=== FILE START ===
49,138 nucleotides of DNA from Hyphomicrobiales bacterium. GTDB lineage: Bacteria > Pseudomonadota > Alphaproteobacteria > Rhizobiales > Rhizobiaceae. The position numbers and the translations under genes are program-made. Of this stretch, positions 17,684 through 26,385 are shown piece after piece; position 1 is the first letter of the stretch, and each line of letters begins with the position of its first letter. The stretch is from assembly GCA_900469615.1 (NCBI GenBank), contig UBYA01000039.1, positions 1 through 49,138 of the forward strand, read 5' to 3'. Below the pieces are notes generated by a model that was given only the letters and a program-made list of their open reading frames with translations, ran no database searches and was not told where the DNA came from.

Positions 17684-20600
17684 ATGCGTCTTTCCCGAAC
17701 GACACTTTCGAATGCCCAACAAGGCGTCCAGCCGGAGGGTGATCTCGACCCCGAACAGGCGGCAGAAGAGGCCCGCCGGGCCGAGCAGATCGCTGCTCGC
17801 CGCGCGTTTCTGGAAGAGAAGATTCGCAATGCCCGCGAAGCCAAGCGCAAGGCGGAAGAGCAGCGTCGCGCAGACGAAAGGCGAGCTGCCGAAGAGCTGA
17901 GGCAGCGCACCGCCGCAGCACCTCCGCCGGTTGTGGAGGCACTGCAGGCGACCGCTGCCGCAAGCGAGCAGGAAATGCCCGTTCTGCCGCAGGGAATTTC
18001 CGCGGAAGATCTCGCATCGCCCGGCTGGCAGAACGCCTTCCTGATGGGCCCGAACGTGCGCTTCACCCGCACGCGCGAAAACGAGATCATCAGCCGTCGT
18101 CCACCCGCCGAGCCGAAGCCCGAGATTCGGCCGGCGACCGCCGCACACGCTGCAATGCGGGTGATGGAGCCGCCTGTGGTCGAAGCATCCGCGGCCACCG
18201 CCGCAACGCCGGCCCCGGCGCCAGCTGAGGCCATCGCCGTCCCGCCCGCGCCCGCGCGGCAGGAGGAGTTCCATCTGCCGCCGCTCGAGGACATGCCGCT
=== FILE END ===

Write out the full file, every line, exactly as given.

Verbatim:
49,138 nucleotides of DNA from Hyphomicrobiales bacterium. GTDB lineage: Bacteria > Pseudomonadota > Alphaproteobacteria > Rhizobiales > Rhizobiaceae. The position numbers and the translations under genes are program-made. Of this stretch, positions 17,684 through 26,385 are shown piece after piece; position 1 is the first letter of the stretch, and each line of letters begins with the position of its first letter. The stretch is from assembly GCA_900469615.1 (NCBI GenBank), contig UBYA01000039.1, positions 1 through 49,138 of the forward strand, read 5' to 3'. Below the pieces are notes generated by a model that was given only the letters and a program-made list of their open reading frames with translations, ran no database searches and was not told where the DNA came from.

Positions 17684-20600
17684 ATGCGTCTTTCCCGAAC
17701 GACACTTTCGAATGCCCAACAAGGCGTCCAGCCGGAGGGTGATCTCGACCCCGAACAGGCGGCAGAAGAGGCCCGCCGGGCCGAGCAGATCGCTGCTCGC
17801 CGCGCGTTTCTGGAAGAGAAGATTCGCAATGCCCGCGAAGCCAAGCGCAAGGCGGAAGAGCAGCGTCGCGCAGACGAAAGGCGAGCTGCCGAAGAGCTGA
17901 GGCAGCGCACCGCCGCAGCACCTCCGCCGGTTGTGGAGGCACTGCAGGCGACCGCTGCCGCAAGCGAGCAGGAAATGCCCGTTCTGCCGCAGGGAATTTC
18001 CGCGGAAGATCTCGCATCGCCCGGCTGGCAGAACGCCTTCCTGATGGGCCCGAACGTGCGCTTCACCCGCACGCGCGAAAACGAGATCATCAGCCGTCGT
18101 CCACCCGCCGAGCCGAAGCCCGAGATTCGGCCGGCGACCGCCGCACACGCTGCAATGCGGGTGATGGAGCCGCCTGTGGTCGAAGCATCCGCGGCCACCG
18201 CCGCAACGCCGGCCCCGGCGCCAGCTGAGGCCATCGCCGTCCCGCCCGCGCCCGCGCGGCAGGAGGAGTTCCATCTGCCGCCGCTCGAGGACATGCCGCT